To charge or not to charge…
That is the question.
As if 2020 wasn’t cataclysmic enough for the hospitality business, tentative re-openings have once again shone an unforgiving light on that thorny issue of missed bookings.
Restaurants are still seeing frequent ‘no shows’ across the country, despite repeated warnings of the powerful negative impact this has on livelihoods.
Are there any easy answers?
It’s worth prefacing these comments with a rider: no shows don’t affect all restaurants equally.
As a rule- the better and fresher the produce, the more avoidable wastage is inflicted and the lower the resilience to missed bookings.
Restaurants are clearly examining their options to find a fair and workable system, so we thought we’d pick their brains. And who better to ask than some of those affected by the biggest hospitality crisis the sector has ever seen, representing the kind of places particularly affected by this issue.
Antonio: The industry at present is clearly in difficult times. Now, more than ever people have to comprehend how detrimental “no shows” can be.
Sarah: Since reopening we’ve been taking a £10 per person deposit on every table. Because we’re working on 80/90% bookings only (we save a section of tables outside for walk in drinkers), we just can’t afford to have tables not show up.
Owen: Up against Brexit, a coronavirus pandemic, the worst recession since World War 2 and continually rising overheads, “no shows” in UK restaurants will directly contribute to further unemployment. It’s that stark.
Antonio: Deposits are a great way to reserve spaces and I do believe if people don’t show up without notice, a small charge should be made.
Sarah: It’s been working really well for us so far. If the weather is appalling, we understand cancellations, but we ring everyone and will move the deposit to another date.
Owen: Often people are extremely bullish in their argument against it -(both deposits and charges for no shows) and it’s quite clear they don’t give it a second thought. No shows have become so common, with multiple empty tables in every venue every day, and they are literally crippling businesses.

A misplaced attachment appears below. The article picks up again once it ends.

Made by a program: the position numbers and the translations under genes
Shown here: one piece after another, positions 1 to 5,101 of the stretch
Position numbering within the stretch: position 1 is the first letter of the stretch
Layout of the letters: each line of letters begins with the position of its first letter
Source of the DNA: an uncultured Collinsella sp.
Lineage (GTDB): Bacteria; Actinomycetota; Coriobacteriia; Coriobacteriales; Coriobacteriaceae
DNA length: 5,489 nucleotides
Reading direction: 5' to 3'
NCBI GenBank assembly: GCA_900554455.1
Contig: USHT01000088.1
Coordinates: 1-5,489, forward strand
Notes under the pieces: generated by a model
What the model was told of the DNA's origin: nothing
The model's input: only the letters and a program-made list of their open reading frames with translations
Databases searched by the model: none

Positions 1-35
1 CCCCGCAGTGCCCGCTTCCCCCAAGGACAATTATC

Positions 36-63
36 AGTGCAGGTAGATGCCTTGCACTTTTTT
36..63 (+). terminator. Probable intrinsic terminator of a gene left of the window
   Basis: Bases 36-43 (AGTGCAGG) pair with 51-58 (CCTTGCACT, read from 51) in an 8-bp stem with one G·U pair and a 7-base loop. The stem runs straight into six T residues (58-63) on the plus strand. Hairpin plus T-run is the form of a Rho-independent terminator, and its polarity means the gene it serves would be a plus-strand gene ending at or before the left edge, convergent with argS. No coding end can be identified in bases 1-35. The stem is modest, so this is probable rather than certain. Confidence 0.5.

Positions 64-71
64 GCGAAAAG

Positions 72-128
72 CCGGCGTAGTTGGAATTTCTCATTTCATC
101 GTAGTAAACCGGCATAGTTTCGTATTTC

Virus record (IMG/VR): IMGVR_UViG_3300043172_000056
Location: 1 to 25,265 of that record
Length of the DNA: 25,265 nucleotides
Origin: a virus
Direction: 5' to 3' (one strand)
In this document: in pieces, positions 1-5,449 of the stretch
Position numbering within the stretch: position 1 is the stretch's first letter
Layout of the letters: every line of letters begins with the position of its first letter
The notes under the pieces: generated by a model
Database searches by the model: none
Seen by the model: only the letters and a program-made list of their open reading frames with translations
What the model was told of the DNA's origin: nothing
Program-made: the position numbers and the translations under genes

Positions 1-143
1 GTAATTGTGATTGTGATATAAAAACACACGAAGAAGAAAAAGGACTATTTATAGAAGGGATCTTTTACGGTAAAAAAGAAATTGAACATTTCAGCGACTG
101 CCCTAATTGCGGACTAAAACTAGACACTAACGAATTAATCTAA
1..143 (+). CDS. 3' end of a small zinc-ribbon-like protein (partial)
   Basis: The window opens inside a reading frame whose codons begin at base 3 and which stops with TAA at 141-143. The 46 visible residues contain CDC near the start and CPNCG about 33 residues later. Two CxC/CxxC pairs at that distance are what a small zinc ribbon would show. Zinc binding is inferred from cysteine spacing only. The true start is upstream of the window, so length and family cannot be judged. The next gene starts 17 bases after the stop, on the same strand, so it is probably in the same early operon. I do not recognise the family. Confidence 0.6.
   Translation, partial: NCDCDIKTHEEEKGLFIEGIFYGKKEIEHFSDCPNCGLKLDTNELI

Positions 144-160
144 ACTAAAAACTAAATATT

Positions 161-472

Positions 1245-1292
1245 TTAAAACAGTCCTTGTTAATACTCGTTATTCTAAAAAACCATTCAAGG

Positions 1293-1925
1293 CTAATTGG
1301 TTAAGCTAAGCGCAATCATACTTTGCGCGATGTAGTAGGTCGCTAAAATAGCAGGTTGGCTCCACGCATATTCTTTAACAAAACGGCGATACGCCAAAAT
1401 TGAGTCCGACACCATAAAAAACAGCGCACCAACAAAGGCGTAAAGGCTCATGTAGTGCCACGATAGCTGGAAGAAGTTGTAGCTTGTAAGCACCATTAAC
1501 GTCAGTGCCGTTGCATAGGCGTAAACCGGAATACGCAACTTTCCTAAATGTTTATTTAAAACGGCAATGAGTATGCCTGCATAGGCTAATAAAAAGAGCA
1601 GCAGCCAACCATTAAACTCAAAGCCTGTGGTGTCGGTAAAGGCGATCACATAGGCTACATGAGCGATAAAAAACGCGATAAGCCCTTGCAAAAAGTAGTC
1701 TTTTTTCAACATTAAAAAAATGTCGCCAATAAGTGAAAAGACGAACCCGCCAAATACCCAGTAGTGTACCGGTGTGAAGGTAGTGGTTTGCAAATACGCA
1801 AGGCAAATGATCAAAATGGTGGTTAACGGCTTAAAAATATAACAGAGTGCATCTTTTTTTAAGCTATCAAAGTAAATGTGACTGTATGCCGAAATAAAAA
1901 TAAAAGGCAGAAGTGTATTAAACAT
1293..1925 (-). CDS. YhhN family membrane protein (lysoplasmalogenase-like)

Sarah: We’ve been really lucky that the vast majority of our customers understand what uncertain times these are for us, and are very understanding about why the deposit is necessary. In all likelihood, we will continue working like this for the foreseeable future.
Owen: We aren’t operating a deposit policy as such yet. We do however operate a strict no show for no good reason fee at £25 per person. This is clearly highlighted upon booking, credit card details are taken for all bookings without exception, and the confirmation email clearly states T&C’s regarding a no show.
Antonio: That would perhaps cover a percentage of the costs of bringing extra staff cost for the evening. It’s never about profitability.
Owen: We would never charge anyone who had a genuine reason to not show up. But 90% of the time a genuine customer with good values would ring or email in advance, which we have zero problem with.
Sarah: We all understand emergencies happen – but any notice at all is great – as generally a lot of places have reserve lists; and they can fill that space.
As a follow up to this interview, we recently ran a poll among our newsletter subscribers and on Instagram to find out whether people would be willing to pay a deposit. Overall, results demonstrated that 88% of respondents were prepared to pay a non-refundable deposit if they failed to cancel with less than 24 hours notice, 10% would prefer to leave credit card details and 2% would prefer to not pay a deposit or leave credit card details.
Would you be prepared to pay a deposit to secure your restaurant reservation? We would be grateful to hear your thoughts in the comments section.